If you can find an older version of the GeForce Experience installer then that can work. You need to set it up to not check for program updates, and if it ever requests to run a setup file then deny it and rename/remove the setup file. In my case, that setup file is located in this directory:

C:\ProgramData\NVIDIA Corporation\GeForce Experience\Update

It's a bit of a hassle initially, but I'm willing to put up with it over making fake info. The version I have right now is, and I've saved the installer just in case I need to reinstall. I've only ever had to rename the setup file twice, and I've been running it like this ever since the new GeForce Experience update went live.

Edit: I've found a link from Nvidia's site for the older version: http://us.download.nvidia.com/GFE/GFEClient/

  • I'm doing the same thing. Whenever GeForce Experience wants to update, I press cancel and then delete the setup file. Works like a charm. Feb 27, 2017 at 15:31
  • I've lost my older installer. Does NVidia make available older versions of geforce experience?
    – McKay
    Feb 27, 2017 at 20:05
  • @McKay You'll have to get it from a third party old software site. I can always upload my version, but I don't know if there's a valid hash I can compare against to prove it's not modified. Feb 27, 2017 at 23:59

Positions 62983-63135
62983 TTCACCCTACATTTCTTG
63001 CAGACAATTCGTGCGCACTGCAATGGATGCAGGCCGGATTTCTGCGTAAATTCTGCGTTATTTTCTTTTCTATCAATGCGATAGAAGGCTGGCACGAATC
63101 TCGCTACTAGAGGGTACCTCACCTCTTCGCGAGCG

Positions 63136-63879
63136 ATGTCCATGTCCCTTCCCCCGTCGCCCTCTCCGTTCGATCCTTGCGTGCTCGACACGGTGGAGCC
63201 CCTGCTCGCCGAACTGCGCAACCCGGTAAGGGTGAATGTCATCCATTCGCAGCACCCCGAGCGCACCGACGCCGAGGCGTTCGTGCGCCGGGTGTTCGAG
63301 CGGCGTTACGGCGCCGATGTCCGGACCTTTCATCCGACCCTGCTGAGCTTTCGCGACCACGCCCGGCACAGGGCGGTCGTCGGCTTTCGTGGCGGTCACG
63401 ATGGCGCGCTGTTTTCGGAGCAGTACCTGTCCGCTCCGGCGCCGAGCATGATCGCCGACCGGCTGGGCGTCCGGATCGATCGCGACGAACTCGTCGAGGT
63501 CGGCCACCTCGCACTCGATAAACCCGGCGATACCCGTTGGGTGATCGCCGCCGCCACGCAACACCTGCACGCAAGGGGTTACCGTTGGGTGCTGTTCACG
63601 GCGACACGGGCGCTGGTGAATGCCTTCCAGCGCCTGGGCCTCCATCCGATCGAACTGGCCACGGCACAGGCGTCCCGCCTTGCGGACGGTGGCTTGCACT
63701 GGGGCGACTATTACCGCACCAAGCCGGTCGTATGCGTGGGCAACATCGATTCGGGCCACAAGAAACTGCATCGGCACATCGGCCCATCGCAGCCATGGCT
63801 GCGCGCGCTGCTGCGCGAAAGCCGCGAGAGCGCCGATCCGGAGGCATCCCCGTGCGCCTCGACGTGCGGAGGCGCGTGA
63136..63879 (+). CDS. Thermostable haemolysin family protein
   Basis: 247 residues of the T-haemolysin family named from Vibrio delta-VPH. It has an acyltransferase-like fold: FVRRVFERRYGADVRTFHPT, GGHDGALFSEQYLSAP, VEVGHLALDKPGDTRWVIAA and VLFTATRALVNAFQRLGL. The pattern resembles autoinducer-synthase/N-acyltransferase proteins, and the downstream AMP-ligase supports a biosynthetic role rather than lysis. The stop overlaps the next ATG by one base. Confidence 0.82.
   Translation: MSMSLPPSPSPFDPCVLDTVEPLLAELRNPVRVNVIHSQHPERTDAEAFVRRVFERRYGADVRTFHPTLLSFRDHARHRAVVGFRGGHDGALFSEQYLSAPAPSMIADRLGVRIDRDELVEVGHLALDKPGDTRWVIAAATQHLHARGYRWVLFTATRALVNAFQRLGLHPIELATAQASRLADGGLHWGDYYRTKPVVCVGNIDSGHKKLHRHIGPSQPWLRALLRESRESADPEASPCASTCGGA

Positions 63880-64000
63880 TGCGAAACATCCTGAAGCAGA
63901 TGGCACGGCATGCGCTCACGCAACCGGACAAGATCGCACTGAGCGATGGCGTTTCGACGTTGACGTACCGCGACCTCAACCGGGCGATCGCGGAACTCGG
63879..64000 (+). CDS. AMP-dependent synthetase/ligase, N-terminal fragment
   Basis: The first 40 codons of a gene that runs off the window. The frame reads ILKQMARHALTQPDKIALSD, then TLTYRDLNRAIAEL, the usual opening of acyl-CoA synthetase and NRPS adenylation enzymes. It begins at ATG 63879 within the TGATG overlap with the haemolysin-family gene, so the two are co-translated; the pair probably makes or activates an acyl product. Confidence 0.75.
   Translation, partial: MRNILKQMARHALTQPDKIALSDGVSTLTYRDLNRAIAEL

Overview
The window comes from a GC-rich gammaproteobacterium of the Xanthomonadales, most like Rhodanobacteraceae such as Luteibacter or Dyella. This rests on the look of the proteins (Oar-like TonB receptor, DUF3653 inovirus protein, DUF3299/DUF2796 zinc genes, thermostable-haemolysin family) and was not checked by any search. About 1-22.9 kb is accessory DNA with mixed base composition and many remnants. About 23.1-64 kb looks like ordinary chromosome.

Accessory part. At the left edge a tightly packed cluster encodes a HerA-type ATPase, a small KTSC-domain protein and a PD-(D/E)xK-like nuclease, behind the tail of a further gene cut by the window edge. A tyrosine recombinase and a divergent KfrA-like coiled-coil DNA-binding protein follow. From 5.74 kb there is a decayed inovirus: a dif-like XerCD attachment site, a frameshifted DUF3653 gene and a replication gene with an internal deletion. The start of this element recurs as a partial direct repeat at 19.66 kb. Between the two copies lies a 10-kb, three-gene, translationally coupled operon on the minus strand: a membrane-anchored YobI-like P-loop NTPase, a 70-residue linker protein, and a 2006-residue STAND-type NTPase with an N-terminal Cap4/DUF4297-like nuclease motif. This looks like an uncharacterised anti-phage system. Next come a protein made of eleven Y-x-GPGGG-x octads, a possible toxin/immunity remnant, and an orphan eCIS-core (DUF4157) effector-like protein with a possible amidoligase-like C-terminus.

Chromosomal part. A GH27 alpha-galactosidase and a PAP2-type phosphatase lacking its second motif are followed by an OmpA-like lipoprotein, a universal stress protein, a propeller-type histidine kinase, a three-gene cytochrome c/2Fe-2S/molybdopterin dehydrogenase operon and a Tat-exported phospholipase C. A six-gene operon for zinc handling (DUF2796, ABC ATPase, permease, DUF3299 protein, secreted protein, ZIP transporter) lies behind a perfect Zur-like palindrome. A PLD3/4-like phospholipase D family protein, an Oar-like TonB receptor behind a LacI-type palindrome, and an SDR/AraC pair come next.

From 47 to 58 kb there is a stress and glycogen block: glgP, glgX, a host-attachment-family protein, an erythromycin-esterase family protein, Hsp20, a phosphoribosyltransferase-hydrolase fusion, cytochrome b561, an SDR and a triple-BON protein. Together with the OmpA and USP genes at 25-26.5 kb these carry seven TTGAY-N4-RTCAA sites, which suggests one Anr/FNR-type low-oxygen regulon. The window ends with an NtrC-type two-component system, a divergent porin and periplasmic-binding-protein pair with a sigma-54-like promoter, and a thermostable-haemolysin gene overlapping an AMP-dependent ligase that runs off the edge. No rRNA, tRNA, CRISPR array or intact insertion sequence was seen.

• @McKay I lied, I found a link from the original website. I've updated the answer with it. Feb 28, 2017 at 0:03

Windows Update is capable of delivering driver updates. They're optional, so I believe you'll have direct it to download and install them, unless you're on Windows 10, in which case you can configure it to install driver updates automatically.

Windows Update only delivers drivers that are WHQL certified, so a driver may not be available when it's first published. However, it appears that almost every single driver presently available on Nvidia's site is WHQL-certified, so evidently, they all eventually passed the program.

However, I suggest that it's a bad idea to update video drivers automatically. Nvidia has something of a history of publishing bad drivers. I suggest double-checking for any reports of terrible things happening before you install a new version.